Note and footnote template:

Example sentence, “Quotation goes here.” 1

———-

  1. Author First M. Surname, Title of the Book (Publisher location: Publisher Name, year of publication), quotation location.

Note and footnote example:

Gorman instills both sadness and hope: “We will raise this wounded world into a wonderous one.” 1

———-

  1. Amanda Gorman, The Hill We Climb (New York: Viking Books, 2021), 26.

Bibliography entry template and example:

Author Surname, First M. Title of the Book. Location: Publisher Name, year of Publication.

Gorman, Amanda. The Hill We Climb. New York: Viking Books, 2021.


Two or more lines, of poetry

If quoting two or more lines of poetry, you may format the quote as a block quote OR as a run-in quotation.

BLOCK QUOTE

Here’s how to format a block quote:

  • No quotation marks are needed
  • Left-aligned text indented 0.5 inches from the left
  • A single line before and after the quotation

Note and footnote template:

Quotation line one goes here.

Line 2 goes here. (Each line goes on its own line.)

Last line goes here. 1

———-

  1. Author First M. Surname, Title of the Book (Publisher location: Publisher Name, year of publication), quotation location.

*NOTE: If a line of the poem is too long to fit on a single line, the text that runs to the second line should have a hanging indent.

Note and footnote example:

Thus high uplifted beyond hope, aspires
Beyond thus high, insatiate to pursue
Vain Warr with Heav’n, and by success untaught
His proud imaginations thus displaid. 1

———-

  1. John Milton, Paradise Lost (Salt Lake City: Project Gutenberg, 2017), bk. 2, lines 7-10.

Bibliography entry template and example:

Author Surname, First M. Title of the Book. Location: Publisher Name, year of publication.

Milton, John. Paradise Lost. Salt Lake City: Project Gutenberg, 2017. Epub.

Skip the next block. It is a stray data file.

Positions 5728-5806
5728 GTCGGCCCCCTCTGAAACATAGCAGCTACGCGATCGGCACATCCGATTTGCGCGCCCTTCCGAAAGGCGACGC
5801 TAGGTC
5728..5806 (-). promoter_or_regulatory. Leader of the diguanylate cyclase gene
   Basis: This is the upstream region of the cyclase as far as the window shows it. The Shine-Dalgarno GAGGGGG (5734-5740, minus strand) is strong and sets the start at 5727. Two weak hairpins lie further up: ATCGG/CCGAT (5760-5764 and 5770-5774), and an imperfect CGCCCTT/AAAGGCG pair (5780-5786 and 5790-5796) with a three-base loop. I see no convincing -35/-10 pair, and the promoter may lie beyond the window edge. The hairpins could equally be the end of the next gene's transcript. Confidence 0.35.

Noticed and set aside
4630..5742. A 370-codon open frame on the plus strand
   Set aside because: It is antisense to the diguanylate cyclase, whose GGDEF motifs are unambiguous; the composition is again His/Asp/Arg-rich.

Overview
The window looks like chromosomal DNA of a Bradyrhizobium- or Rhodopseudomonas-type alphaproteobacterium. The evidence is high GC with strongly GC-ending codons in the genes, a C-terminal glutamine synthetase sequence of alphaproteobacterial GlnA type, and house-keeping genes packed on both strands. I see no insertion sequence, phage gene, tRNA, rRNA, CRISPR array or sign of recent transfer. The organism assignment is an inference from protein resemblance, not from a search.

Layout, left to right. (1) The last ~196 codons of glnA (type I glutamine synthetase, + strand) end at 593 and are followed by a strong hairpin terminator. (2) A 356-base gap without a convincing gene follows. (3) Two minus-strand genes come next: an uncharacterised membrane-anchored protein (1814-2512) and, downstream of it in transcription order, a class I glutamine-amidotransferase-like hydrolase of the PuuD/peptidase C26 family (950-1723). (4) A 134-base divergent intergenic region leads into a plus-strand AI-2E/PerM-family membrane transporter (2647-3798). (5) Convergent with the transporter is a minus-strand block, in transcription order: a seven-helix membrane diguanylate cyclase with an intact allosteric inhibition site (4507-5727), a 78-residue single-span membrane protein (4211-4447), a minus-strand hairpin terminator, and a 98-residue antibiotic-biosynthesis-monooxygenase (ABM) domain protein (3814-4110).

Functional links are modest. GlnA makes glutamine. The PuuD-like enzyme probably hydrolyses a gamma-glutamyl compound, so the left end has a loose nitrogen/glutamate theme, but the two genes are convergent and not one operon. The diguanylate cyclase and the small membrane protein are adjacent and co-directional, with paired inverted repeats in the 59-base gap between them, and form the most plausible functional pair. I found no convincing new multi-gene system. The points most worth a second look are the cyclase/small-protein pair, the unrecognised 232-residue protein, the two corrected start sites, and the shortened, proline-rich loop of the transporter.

RUN-IN QUOTATION

If you are writing in a narrative form and want to save line space, then use the poet’s name in the sentence and explain the lines, followed by the quoted lines from the poem. Add the note number at the end of the sentence.

Use forward slashes with one space on either side ( / ) to show line breaks in the original poem. In case there is a break between stanzas, use a double slash with a single space on either side ( // ) instead of a single slash.

Note and footnote example:

Milton uses light to express his sight in, “When I consider how my light is spent / Ere half my days in this dark world and wide.” 1

———-

  1. John Milton, Paradise Lost (Salt Lake City: Project Gutenberg, 2017), bk. 2, lines 7-10.

Bibliography entry template and example:

Author Surname, First M. Title of the Book. Location: Publisher Name, year of publication.

Milton, John. Paradise Lost. Salt Lake City: Project Gutenberg, 2017. Epub.


Two or more stanzas of poetry

  • No quotation marks are needed
  • Left-aligned text
  • No indent
  • Add a line before and after each stanza

Note and footnote template:

Quotation stanza one. (Each line goes on its own line.)

Quotation stanza two.

Last stanza. 1

———-

  1. Author First M. Surname, Title of the Book (Publisher location: Publisher Name, year of publication), quotation location.

Note and footnote example:

———-

  1. Walt Whitman, Leaves of Grass (Salt Lake City: Project Gutenberg, 1998), bk. 2, lines 23-31.

Bibliography entry template and example:

Author Surname, First M. Title of the Book. Location: Publisher Name, year of publication.

Whitman, Walt. Leaves of Grass. Salt Lake City: Project Gutenberg, 1998. Epub.